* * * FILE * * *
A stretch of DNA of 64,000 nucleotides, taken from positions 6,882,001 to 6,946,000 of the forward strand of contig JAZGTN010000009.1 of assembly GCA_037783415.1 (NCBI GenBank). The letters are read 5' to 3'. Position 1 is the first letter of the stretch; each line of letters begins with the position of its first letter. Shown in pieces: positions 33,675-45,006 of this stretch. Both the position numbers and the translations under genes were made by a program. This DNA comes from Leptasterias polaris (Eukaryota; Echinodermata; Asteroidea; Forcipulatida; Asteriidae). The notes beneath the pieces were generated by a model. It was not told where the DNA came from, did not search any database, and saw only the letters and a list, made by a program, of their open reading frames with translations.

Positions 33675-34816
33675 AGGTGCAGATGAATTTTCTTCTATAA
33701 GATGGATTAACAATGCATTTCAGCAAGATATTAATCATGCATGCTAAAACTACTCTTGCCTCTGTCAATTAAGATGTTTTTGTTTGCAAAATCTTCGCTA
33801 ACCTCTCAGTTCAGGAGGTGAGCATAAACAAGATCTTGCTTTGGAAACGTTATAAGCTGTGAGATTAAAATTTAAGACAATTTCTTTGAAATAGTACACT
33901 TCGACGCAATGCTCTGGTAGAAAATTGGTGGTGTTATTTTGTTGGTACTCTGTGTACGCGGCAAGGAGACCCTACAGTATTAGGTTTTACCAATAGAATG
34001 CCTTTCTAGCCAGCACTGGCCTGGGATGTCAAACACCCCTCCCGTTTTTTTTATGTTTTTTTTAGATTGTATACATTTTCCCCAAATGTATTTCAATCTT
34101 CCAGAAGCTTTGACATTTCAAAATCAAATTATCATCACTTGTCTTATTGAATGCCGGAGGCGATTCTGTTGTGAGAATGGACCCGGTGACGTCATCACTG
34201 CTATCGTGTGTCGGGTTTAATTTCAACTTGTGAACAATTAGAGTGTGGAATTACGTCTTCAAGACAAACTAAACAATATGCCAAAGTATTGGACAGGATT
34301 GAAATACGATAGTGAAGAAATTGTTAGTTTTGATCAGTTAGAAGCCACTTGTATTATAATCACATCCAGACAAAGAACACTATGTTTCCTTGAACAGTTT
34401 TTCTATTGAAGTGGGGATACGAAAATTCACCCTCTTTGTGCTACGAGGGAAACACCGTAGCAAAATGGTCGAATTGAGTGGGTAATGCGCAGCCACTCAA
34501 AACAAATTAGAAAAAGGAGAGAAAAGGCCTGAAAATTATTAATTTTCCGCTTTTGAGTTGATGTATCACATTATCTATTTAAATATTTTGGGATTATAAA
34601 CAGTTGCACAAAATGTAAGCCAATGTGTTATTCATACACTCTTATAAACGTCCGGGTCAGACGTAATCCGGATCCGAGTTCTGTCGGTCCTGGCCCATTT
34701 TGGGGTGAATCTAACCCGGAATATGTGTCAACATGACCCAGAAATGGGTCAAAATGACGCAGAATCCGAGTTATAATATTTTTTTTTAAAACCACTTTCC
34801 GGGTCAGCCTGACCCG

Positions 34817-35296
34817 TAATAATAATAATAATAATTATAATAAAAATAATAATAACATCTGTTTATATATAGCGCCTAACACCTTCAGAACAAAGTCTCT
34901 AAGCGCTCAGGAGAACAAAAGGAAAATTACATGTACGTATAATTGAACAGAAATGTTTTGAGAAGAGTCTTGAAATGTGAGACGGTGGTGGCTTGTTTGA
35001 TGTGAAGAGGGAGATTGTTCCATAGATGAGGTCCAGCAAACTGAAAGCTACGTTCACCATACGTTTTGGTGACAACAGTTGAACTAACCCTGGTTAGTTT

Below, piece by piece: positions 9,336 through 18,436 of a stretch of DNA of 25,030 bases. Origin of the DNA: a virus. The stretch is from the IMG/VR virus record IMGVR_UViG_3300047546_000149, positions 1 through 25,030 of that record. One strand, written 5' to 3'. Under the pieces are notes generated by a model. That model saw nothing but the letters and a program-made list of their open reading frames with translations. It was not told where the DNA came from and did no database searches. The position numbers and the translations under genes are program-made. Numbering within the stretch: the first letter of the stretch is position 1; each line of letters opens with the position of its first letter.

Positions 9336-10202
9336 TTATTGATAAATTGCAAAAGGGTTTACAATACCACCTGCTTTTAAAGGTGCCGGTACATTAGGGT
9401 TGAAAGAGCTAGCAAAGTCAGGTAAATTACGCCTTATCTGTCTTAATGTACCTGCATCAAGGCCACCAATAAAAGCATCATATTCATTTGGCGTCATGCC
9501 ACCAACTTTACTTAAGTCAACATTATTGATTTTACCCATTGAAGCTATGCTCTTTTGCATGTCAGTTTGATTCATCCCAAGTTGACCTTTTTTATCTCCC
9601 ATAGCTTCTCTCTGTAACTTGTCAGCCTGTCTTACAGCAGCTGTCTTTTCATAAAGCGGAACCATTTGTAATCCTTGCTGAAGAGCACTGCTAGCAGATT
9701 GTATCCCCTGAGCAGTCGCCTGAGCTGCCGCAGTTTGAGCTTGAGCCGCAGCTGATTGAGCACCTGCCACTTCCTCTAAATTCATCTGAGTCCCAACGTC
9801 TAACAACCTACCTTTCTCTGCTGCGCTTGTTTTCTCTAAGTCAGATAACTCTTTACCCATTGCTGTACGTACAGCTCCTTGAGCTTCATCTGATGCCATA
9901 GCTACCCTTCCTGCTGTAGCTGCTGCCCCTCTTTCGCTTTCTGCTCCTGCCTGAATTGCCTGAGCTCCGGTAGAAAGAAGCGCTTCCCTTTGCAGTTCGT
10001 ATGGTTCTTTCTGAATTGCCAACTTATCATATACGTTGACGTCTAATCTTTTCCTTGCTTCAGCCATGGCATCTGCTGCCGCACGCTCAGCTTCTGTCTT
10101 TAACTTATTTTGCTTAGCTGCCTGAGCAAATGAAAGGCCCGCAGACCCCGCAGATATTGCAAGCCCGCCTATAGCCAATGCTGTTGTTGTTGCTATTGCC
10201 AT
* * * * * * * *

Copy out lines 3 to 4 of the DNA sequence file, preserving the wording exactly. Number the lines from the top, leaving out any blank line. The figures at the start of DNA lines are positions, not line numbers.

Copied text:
33675 AGGTGCAGATGAATTTTCTTCTATAA
33701 GATGGATTAACAATGCATTTCAGCAAGATATTAATCATGCATGCTAAAACTACTCTTGCCTCTGTCAATTAAGATGTTTTTGTTTGCAAAATCTTCGCTA